- Argentina 2
- China Vietnam
- Terms of Service
Here are some of my favorite photos from my trip to Nepal. Click any photo to see the slideshow.
Nepal is different
Like the descent from Tingri to Zhangmu, the change from Tibet to Nepal was immediate and sudden. The bone structure of the people was thinner and the skin tanner. The intonation of the voices changed. Red dots were on many foreheads. Women, in particular, wear bright pastel colors.
We boarded a bus and remarkably the roads got worse. They drive British-syle on the left side of the road. The roads themselves are narrower and fall off into deep cliffs without shoulders or guard rails. It’s important not to rest your elbow on an open window or the mirror of a passing truck or bus will surely take it off. The windows are open and our down jackets and fleeces have been put away. Waterfalls are in abundance. Everything is green. People use wood for fuel.
As I write this, I am sitting on the balcony of a room at High View Resort. I’ve awoken early (still on Tibet time — 2 hours and 15 minutes earlier). An expansive valley opens up bfore me. I’ve been told you can see the Himalayas from here but it’s cloudy and foggy now after last night’s rain. A cuckoo is calling, a rooster crowing, insects chirping and someone is singing a Nepali song. I’m sitting in my T-shirt sipping green tea I bought in Beijing.
Today we will take a walk in the local village with a Nepales guide. We will learn about the Hindu caste system. Tomorrow we will go to Kathmandu and the following day our Intrepid tour will end.
We are resting. Since we left Lhasa, we have been on the go, traveling most of the day on rought roads and staying in guesthouses with latrines and little in the way of hot water or showers. Our laundry is getting cleaned. They have good food here with an attentive staff. It’s a good place to recharge.
Khatmandu is a city, but it is unlike any other city I have been in. It feels like Asia, Indian, and exotic. The streets are abuzz with people, carts, rickshaws, motorcycles and streams of pedestrians. Vendors hawk their wares from stores, stalls and simply sitting on the sidewalks. The streets criss-cross and are more like alleys than streets. There are no proper blocks in the sense that you turn right at several corners and return to your destination.
The colors are bright and the designs intricate. There are many tourists and ex-pats. Restaurants have every type of food imaginable. The weather is warm. Living is easy. It’s a good place to walk around, hang out, and relax.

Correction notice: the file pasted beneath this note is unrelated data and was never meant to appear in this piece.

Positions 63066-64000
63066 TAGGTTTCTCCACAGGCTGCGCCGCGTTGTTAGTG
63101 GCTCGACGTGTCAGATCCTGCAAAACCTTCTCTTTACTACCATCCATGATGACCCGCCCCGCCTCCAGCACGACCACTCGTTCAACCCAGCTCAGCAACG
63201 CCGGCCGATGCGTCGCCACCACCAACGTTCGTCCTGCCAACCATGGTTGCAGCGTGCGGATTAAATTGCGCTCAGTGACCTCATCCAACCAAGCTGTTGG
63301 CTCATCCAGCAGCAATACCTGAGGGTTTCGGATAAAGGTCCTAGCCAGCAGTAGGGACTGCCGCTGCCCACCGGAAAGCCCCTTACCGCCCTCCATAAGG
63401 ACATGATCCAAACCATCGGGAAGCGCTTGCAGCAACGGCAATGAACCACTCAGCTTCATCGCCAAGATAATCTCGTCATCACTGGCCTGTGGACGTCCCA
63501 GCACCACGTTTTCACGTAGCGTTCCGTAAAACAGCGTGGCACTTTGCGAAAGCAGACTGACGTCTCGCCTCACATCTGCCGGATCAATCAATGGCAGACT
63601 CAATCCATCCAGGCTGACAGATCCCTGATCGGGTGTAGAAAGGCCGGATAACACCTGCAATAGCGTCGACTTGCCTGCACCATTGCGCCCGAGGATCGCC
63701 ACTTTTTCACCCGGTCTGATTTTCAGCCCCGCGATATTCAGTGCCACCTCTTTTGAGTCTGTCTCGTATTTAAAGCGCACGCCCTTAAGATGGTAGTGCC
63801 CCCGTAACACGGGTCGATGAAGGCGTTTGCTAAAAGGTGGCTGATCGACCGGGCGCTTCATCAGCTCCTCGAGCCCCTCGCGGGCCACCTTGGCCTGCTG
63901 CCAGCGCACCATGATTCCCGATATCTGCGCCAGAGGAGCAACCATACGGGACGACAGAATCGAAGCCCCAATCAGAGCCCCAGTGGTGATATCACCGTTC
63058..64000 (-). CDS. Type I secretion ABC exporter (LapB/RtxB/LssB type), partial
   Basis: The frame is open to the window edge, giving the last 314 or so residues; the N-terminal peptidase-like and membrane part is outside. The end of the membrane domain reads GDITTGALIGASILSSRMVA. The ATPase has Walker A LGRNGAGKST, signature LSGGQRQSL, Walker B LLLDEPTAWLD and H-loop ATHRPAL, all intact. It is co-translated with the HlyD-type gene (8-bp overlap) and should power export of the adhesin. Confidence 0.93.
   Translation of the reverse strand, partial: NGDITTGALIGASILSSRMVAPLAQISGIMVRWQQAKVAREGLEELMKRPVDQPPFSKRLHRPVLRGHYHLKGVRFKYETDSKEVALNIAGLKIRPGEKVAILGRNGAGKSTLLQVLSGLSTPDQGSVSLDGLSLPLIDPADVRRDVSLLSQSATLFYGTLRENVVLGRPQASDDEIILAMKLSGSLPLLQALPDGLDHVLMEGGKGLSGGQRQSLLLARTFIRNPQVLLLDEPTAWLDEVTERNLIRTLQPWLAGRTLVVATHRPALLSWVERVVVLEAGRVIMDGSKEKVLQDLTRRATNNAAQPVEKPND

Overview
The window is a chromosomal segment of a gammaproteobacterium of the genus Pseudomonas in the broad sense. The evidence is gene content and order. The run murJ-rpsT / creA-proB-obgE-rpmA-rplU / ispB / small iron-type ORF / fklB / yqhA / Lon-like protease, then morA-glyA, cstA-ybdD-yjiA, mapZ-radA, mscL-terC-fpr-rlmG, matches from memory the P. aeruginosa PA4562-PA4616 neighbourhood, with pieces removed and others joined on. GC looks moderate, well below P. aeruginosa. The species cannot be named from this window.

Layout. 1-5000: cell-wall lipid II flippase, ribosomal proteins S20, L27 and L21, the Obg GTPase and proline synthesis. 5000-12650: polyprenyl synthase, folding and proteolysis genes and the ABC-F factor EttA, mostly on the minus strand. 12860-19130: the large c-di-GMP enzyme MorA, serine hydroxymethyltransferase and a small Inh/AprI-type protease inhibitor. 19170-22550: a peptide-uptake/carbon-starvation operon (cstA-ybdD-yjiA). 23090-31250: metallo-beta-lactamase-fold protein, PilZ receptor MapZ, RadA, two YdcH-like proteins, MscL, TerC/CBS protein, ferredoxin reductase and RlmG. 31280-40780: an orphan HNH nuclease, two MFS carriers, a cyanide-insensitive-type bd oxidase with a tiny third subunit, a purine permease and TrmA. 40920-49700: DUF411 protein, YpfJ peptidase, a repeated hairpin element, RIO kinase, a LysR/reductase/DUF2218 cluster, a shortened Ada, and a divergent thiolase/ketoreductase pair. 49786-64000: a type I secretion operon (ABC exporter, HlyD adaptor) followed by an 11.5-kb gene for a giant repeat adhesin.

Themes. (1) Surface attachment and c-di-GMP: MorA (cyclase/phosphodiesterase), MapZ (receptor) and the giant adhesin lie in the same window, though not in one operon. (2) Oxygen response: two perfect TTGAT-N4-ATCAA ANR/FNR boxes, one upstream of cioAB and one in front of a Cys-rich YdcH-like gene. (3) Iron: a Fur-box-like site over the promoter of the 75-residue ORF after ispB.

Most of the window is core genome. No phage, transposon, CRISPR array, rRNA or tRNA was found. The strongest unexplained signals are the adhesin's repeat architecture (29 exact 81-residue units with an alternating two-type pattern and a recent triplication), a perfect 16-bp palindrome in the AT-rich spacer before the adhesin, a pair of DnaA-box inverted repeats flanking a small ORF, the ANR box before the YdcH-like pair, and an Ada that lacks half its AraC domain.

Today we leave Kathmandu and Nepal. We fly to Delhi, India and take the night train to Haridwar.
Our tour group is all but broken up. Once we leave. only two of the original thirteen people will remain in Khatmandu–one will travel three hours by bus to bungee jump into a gorge.
By now, we are rested and have recovered from our various ailments related to altitude, air, water and food.
We have two more weeks until we start our long journey home.
Freedom to go where we want and do what we will
Freedom to think what we want–to say it, to write it down
We can read what we want without fear of reprisal or punishment
Freedom to move, to travel, to return, to start again.
I know I like to travel and want to see more of the world than I have seen. I know I’m a tourist, a sightseer and taker of snapshots. Travel gives a sense of accomplishment–I have gone places and done things. I have seen things I did not plan, expect or dream to see. I want to say that travel changes me in a positive way–makes me more flexible, open, aware, and tolerant. I learn tidbits of geography, history, culture, politics, language, and the more practical details of tourism and travel.
I frequently have a good time, am excited by the natural geograhical wonder and fascinated by the human spectacle.
I am not trying to accomplish anything. I write and post my blogs; I shoot and upload my photos. I travel, I photograph, I journal. I post.
Security does not make me feel secure.
When we first entered the airline terminal, all our bags were scanned and I was patted down. After we paid our departure fee, but before we checked in at the airline, all our bags were scanned again by a different machine and I was patted down again. After we went through immigration, our carry-ons went through another scanner, we went through a scanner ourselves and I was patted down again. Before we got on the plane, Air India thoroughly went through all our carry-ons and again patted me down. I don’t know enough about the instability of the Nepalese government and the Maoist situation to speculate why the security procedures are so numerous.
Himalaya Top 10
I am somewhere off the coast of Greenland as I write this. Our B-777 left Delhi about midnight; it’s now 11:30 a.m. Delhi time. We have about 2 1/2 hours more flying time to Newark. I arrive in Charleston about 30 hours after leaving Delhi. It was a great trip; the Top Ten are:
Everest Base Camp in Tibet
homestay with Tibetan nomads
pilgrim stempede in Jokhang Temple
Tianamen Square and Beijing